SEVENTY-TWO HOURS before the NBA shuttered its practice facilities to players, Denver Nuggets president of basketball operations Tim Connelly decided to streamline rounds of telephone conversations and text messages with his front office peers into a conference call. Most executives were working out of their homes, crisis managers on the front line for families and franchises.
Eleven executives were on the call, including the Golden State Warriors' Bob Myers, who received word of a San Francisco shelter in place order moments before dialing in. Commissioner Adam Silver had been talking with the board of governors, discussing the health and financial implications of a long NBA hiatus due to the coronavirus pandemic -- including the possibility of enforcing the force majeure provision in the collective bargaining agreement, which would allow owners to withhold players' salaries for canceled games.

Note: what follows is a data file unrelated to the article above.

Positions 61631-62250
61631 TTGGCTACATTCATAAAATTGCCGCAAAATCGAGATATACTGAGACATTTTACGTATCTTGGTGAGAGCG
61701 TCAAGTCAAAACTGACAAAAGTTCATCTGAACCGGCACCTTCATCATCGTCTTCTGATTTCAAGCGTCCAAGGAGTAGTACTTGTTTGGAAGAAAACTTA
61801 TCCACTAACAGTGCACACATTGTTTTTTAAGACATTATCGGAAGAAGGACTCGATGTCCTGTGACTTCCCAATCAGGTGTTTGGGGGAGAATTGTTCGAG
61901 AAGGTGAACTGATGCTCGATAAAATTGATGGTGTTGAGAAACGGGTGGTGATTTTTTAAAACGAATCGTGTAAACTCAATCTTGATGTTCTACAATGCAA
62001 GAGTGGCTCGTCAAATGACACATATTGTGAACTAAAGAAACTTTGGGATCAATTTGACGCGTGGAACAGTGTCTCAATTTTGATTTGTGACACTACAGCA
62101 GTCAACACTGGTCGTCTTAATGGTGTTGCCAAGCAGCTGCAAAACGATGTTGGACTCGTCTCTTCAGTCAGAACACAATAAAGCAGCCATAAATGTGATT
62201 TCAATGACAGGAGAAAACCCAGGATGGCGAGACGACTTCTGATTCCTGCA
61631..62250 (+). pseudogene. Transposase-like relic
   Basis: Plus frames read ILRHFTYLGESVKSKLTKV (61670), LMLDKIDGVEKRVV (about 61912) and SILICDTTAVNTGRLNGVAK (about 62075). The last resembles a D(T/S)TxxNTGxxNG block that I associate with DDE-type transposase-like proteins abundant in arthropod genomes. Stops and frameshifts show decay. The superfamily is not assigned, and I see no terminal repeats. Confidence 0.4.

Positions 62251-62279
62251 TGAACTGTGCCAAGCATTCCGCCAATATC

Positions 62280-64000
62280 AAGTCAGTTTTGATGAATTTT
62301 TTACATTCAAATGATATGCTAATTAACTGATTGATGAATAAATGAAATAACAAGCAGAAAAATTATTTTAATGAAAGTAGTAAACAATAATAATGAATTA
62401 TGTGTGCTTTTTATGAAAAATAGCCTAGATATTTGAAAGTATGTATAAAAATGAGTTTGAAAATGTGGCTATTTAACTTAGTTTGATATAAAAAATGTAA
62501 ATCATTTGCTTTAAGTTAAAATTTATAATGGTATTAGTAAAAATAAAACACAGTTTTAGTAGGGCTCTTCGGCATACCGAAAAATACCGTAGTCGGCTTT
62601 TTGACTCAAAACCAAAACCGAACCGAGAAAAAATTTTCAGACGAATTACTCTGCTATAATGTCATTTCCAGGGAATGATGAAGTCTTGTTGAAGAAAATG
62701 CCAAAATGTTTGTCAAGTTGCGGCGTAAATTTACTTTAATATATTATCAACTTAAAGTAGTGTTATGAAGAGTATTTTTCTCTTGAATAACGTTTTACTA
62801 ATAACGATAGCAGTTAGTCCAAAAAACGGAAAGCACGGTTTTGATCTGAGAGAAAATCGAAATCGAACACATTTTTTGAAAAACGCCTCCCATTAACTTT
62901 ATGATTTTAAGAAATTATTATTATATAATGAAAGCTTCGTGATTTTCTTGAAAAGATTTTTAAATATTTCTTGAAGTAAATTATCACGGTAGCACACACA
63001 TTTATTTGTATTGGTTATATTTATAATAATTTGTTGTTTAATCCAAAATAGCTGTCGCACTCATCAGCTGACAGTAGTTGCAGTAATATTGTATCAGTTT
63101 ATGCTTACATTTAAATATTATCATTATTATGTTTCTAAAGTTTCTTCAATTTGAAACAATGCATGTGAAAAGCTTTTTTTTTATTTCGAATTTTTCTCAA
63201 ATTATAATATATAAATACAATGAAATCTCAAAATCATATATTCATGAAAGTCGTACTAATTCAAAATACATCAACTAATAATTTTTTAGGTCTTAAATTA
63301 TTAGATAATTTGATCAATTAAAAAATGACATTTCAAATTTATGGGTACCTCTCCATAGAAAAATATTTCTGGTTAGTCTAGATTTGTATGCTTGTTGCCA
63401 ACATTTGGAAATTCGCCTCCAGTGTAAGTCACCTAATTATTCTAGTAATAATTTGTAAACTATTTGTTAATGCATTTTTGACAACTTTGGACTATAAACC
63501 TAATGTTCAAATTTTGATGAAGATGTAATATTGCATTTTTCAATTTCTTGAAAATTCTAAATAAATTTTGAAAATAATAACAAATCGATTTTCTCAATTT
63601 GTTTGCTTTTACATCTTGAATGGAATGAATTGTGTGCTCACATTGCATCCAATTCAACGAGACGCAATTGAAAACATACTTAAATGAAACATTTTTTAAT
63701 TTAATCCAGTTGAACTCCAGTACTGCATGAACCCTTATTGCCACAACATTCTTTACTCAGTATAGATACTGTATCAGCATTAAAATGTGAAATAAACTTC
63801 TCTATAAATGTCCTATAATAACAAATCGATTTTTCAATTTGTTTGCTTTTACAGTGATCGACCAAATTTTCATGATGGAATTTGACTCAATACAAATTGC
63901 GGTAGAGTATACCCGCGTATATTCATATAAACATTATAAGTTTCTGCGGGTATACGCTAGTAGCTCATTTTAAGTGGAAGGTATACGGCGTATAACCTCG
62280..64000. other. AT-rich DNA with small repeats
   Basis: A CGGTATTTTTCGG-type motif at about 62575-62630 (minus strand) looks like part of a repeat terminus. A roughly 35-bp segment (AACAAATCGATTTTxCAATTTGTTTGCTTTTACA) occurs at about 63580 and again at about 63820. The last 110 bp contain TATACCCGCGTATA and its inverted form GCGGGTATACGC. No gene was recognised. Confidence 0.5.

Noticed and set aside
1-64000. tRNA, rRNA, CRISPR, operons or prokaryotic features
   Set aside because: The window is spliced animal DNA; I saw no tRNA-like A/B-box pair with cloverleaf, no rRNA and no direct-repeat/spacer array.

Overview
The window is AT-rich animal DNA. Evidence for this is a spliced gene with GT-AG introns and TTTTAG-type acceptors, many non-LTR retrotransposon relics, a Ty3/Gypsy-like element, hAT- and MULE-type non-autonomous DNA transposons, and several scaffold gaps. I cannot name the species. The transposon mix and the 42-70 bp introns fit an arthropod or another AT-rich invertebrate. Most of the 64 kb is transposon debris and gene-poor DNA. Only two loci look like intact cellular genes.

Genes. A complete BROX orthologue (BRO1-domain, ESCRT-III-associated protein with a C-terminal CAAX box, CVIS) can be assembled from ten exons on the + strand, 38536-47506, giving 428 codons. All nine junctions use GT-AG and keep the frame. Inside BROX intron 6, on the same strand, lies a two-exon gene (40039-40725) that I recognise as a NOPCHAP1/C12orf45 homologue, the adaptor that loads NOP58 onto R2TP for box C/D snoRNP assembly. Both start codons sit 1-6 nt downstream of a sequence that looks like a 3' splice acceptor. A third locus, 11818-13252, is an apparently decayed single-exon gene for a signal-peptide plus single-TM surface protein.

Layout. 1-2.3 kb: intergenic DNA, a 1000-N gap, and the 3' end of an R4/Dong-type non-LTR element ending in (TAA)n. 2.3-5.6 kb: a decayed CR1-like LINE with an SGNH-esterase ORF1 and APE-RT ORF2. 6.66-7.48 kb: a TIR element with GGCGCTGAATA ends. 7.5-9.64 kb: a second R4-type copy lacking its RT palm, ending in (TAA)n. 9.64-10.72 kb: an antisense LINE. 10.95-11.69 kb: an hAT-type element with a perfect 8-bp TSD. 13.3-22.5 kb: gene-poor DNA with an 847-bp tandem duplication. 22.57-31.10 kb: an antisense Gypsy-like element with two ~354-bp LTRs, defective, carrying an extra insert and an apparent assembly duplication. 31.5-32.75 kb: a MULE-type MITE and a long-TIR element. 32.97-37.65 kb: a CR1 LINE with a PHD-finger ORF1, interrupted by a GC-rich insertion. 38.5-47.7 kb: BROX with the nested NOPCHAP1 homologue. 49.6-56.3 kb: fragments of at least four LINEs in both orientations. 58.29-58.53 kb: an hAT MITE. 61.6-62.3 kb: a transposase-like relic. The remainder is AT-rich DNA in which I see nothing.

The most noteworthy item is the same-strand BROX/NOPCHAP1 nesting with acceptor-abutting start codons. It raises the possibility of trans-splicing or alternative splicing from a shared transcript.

The league's top basketball executives found themselves in an unfamiliar crisis yet still working amid a familiar middle ground between the owners and players and between the league's establishment of guidelines and front offices' execution of them within organizations.
As games stopped and a restless country moved closer to the full wrath of the coronavirus pandemic, silos of executives with contenders and non-contenders, big market and small market, huddled close together.
"There's an overwhelming sense of fraternity," Connelly told ESPN. "It isn't about competition right now but what's best for the NBA."